Unregistered Design Right
27 May 2010 Revised 5 April 2017Unregistered design right (usually abbreviated to “design right”) protects shape or configuration (whether internal or external) of the whole or part of an article. It does not subsist in methods or principles of construction or in surface decoration. It comes into being automatically without registration or other formality upon recording the design of any such aspect of shape or configuration in a design document or making an article to such design. Novelty is not a requirement for subsistence of this right. It is enough that the design is original.
This intellectual property right came into existence on 1 Aug 1989. Previously the design of functional articles could be protected by artistic copyright for the full term of that copyright so long as the design was created in a drawing. Since the amendment of the Registered Designs Act 1949 on 9 Dec 2001 this right has occasionally been referred to as national unregistered design right to distinguish it from unregistered Community designs which came into existence on 6 March 2002.
This right was created by Part III of the Copyright Designs and Patents Act 1988 (“CDPA”). S.213 (1) provides that design right is a property right which subsists in accordance with Part III of the CDPA in an original design. S.213 (2) as amended by s.1 (1) of the Intellectual Property Act 2014 defines a design as “the design of ...... the shape or configuration (whether internal or external) of the whole or part of an article.” The adjective original is not defined by the Act though s.213 (4) provides that a design is not “original” for the purposes of Part III if it is commonplace in the design field in question at the time of its creation. In Farmer Build Ltd. v Carier Bulk Materials Handling Ltd. and others  EWCA Civ 1900 Lord Justice Mummery explained that originality for the purpose of design right meant that the design for which protection was claimed had to originate from the designer but must also differ in some respects from other contemporaneous designs.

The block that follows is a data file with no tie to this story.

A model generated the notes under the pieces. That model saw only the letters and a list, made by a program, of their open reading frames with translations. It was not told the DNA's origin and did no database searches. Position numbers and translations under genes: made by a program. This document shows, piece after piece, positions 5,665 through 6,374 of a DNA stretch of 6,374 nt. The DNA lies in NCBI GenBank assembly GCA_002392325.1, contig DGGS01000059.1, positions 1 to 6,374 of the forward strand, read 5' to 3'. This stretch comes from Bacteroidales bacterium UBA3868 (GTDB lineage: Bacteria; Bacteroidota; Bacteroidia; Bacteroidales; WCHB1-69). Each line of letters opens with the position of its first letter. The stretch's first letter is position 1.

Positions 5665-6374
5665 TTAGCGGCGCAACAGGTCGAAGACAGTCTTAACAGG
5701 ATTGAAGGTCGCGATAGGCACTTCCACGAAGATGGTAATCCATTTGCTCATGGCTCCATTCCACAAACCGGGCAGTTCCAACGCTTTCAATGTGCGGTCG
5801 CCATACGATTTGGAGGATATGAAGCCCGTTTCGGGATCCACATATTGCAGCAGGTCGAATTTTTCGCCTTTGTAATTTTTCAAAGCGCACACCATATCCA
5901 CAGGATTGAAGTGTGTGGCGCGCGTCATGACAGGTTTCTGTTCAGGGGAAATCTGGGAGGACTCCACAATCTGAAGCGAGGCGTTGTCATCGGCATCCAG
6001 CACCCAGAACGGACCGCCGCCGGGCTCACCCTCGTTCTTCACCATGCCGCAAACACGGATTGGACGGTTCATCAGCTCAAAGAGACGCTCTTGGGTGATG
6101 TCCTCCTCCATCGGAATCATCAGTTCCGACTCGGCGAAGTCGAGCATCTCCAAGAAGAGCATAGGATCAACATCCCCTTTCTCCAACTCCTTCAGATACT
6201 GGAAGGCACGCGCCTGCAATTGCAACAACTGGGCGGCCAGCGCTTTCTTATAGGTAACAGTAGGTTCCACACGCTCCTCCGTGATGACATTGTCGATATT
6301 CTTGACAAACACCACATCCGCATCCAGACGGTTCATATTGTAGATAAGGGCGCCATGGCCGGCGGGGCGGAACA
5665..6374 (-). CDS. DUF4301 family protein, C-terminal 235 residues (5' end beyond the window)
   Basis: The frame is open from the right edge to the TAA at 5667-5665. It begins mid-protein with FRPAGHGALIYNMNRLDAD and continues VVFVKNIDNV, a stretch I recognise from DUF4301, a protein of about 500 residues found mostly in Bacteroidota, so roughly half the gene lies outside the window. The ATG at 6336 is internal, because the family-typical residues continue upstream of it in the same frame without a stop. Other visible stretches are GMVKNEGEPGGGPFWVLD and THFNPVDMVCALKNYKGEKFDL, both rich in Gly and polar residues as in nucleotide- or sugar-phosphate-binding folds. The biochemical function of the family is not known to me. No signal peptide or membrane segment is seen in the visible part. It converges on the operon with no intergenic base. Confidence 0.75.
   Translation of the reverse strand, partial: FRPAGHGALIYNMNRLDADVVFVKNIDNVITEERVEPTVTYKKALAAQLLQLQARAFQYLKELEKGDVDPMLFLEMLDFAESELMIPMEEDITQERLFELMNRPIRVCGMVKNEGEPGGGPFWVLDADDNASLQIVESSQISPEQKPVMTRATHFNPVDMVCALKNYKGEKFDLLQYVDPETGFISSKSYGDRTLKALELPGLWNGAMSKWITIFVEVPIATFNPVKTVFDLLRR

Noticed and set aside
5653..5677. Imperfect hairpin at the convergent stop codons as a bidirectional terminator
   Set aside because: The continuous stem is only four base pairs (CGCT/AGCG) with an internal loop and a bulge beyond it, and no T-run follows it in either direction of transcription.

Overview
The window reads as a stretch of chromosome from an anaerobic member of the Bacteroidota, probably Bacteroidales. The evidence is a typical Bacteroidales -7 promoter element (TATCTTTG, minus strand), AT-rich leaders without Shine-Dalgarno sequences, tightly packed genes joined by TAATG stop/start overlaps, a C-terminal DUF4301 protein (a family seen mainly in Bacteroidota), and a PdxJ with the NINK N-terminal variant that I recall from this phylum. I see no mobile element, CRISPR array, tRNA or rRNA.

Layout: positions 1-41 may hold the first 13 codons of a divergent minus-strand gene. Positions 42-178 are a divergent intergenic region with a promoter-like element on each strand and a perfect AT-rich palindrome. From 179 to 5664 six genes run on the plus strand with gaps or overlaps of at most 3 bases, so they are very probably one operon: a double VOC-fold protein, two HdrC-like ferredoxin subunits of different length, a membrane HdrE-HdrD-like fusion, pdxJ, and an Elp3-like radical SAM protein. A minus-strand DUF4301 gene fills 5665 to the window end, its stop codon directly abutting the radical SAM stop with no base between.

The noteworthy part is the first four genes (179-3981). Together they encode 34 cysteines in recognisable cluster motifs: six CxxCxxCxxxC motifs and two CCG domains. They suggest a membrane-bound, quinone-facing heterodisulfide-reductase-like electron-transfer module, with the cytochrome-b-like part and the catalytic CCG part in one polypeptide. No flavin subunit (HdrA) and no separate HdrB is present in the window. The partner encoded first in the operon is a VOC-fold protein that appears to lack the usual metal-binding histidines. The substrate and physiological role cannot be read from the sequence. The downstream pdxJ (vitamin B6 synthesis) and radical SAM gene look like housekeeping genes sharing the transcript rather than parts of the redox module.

Unregistered design right comes into being automatically as soon as an original design is recorded in a design document or an article is made to such design. A further condition is that the design must qualify for design right protection by reference to the designer or the person who employed the designer or the person by whom and country in which articles made to the design were first marketed (s.213 (5) CDPA). Except for semiconductor topographies, qualifying countries for the purposes of the Act are the UK and other EU member states or other countries or territories to which design right protection is extended by order in Council (s.217). The only industrial countries to which design right protection has been extended are New Zealand and Hong Kong.
Unless he or she was employed to create the design, the designer (that is to say the person who created the design (s.214 (1)) is the first owner of the design right. Where a design is created pursuant to a commission or in the course of the designer’s employment, the commissioner or employer is the first owner of the right (s.215 CDPA).